Updated: May 15
Mamet-Speak is on full display
By Paul Atreides
Photo by Kris Mayeshiro (KM2 Creative)
Closing out Las Vegas Little Theatre’s (LVLT) 44th season is David Mamet’s “Glengarry Glen Ross.” It’s a little bit mystery; it’s a little bit comedy, it’s a little bit drama. But moreover, it’s a morality play, a tale of unscrupulous real estate salesmen all trying to undermine one another even as they make pacts to team up.
Having won two Pulitzer Prizes for Drama, two Tony awards, and two Oscars, Mamet is hailed as one of the greatest playwrights in the U.S. He’s also considered the guy who made the patterns of normal speaking an acceptable thing in plays and films. In some circles, it’s known as Mamet-Speak, not to mention the frequent use of vulgarities.
The 1984 Pulitzer-winning “Glengarry Glen Ross” is perhaps, the most frequently produced of his stage works. When a production works best, it’s because it has been treated as an ensemble work, regardless of stage time or the number of lines. That’s not to say performances can’t – or don’t – stand out. Directed by Jacob Moore, this doesn’t feel like ensemble work. It feels a bit disjointed as if each scene has nothing to do with the entirety.
Especially odd is the major set change from restaurant and bar to the rummaged-through real estate office. The cast is seen tossing the place—too intimate; we are watching a break-in. Yet, this set has been residing upstage behind a curtain, and earlier scenes intimate a plan for a singular burglar. The change then becomes an unnecessary distraction. It feels like a deliberate false red herring inserted by Moore and sticks out all the more with the final reveal.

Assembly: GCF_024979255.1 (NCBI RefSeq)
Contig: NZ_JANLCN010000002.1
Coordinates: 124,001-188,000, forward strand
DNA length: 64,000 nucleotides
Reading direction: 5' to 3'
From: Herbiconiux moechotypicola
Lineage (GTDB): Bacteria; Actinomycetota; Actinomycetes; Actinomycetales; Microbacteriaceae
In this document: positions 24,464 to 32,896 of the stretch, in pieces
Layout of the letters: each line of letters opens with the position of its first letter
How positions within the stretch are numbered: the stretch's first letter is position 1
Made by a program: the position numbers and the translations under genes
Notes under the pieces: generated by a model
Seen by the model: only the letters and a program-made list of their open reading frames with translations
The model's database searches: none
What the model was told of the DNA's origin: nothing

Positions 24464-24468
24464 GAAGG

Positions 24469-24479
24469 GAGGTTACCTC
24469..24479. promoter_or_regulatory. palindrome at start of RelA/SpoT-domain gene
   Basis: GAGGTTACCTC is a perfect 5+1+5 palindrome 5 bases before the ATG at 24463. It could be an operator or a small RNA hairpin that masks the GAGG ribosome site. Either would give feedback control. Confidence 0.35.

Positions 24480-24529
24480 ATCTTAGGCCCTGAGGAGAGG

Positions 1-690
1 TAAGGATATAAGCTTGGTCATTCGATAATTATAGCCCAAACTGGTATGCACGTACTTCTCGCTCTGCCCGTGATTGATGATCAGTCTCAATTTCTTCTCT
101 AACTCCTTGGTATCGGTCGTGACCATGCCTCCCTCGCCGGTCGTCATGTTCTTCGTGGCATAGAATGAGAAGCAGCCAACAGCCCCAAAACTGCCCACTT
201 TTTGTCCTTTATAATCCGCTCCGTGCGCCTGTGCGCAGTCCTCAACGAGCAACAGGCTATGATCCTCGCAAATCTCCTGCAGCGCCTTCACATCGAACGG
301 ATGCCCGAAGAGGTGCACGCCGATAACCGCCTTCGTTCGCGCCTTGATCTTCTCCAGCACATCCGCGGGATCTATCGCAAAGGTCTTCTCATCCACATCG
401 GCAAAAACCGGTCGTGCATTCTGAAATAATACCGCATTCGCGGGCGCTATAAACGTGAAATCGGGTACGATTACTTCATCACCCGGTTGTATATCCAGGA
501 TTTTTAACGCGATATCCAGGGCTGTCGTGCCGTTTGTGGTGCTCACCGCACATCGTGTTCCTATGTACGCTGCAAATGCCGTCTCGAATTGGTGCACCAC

Christos George Nikols turn in standout performances as Williamson, the guy who manages the real estate office. And Joe Basso as top-salesman Roma. That is not to say the rest of the cast turns in poor performances. They don’t. They just don’t feel part of the same production.
Nikols listens attentively, the wheels of his reactions turning inside his head and revealed in subtle ways by the twist of a rocks glass, the tilt of the head. When he outsmarts those who think he’s too young to know how the game is played, his tone almost tells us more than the words.
Basso as Roma bursts onto the stage with power and energy. His excitement levels hiccup as he switches gears back into full con mode with a client trying to back out of a large deal. The brilliance of the change comes in his mannerisms because Basso doesn’t drop energy; he reroutes and refocuses it. In this particular scene, Glenn Heath’s performance as Levene comes alive in the way he recognizes the need to assist in retaining the sale.
The set design is up to the usual high standards. Ron Lindblom always manages to evoke time and place regardless of whether it’s representational pieces, as he does with the opening Asian-themed restaurant-bar scenes or the full-box set of the real estate office. The attention to detail is always there. There are even hints to explain the play’s title, which many have wondered about over the years.
LVLT provides a warning for those who may not be familiar with a Mamet script filled with vulgarities. If f-bombs galore—among another language—bothers you, this play is not for you. But if you want to taste some true-to-life dialogue, “Mamet-Speak” is on full display.
What: Glengarry Glen Ross
When: 8 p.m. Friday and Saturday; 2 p.m. Sundays through May 15
2 p.m. Saturday, May 7
Where: Las Vegas Little Theatre-Mainstage, 3920 Schiff Drive
Tickets: $30 (702-362-7996; www.lvlt.org)
Grade: *** Satisfying
Producer: Las Vegas Little Theatre; Director: Jacob Moore; Set Design: Ron Lindblom; Lighting Design: Ginny Adams; Stage Manager: Jim Braun